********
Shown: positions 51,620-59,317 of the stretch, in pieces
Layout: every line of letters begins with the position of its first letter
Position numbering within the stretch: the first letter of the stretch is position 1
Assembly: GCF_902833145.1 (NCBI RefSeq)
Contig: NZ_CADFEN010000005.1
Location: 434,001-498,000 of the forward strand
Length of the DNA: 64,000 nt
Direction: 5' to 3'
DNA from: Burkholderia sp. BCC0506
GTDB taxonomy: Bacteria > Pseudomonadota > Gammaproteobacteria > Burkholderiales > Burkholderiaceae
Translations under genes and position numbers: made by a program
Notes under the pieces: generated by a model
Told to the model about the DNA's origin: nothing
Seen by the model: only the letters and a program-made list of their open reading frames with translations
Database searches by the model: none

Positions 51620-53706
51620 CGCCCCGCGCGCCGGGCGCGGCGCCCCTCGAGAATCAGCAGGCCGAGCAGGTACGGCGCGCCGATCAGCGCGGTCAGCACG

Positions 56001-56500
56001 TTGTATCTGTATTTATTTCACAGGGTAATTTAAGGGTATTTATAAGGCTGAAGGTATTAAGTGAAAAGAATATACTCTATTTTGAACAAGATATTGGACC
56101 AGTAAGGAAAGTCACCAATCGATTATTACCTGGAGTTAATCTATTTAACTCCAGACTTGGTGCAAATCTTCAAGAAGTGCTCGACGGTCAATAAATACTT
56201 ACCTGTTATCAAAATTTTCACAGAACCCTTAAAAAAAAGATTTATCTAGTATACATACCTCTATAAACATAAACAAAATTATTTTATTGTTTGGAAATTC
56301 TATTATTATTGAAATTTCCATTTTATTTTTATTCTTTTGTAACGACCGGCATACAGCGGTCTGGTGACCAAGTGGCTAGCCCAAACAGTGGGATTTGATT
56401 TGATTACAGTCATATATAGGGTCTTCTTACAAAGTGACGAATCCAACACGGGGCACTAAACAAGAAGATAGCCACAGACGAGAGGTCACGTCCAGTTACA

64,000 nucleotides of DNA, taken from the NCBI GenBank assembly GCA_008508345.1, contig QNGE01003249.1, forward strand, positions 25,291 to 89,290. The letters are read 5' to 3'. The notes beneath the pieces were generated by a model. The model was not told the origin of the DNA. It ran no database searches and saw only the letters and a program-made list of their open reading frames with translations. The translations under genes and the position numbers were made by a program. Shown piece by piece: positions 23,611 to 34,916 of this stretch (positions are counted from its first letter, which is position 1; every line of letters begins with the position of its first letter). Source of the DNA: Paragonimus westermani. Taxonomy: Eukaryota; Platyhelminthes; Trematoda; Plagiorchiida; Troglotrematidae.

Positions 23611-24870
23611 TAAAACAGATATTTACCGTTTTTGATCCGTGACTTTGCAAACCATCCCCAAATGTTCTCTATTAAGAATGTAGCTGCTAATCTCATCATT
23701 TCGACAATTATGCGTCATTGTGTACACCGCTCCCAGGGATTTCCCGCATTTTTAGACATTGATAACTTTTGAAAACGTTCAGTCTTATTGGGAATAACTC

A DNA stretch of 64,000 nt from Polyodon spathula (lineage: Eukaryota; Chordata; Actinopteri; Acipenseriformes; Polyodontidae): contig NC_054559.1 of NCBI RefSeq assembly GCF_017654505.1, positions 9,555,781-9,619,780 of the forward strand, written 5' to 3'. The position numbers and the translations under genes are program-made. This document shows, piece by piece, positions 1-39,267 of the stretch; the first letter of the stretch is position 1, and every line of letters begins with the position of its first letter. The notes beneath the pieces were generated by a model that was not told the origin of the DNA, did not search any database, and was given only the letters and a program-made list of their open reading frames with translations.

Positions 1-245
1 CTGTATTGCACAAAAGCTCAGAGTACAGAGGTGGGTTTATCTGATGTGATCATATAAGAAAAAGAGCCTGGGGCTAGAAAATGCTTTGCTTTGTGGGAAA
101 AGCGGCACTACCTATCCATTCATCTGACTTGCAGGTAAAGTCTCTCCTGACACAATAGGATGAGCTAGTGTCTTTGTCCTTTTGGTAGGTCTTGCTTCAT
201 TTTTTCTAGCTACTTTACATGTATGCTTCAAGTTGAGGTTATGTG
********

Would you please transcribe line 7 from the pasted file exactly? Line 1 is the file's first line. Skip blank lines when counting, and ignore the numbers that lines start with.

Length of the DNA: 64,000 nt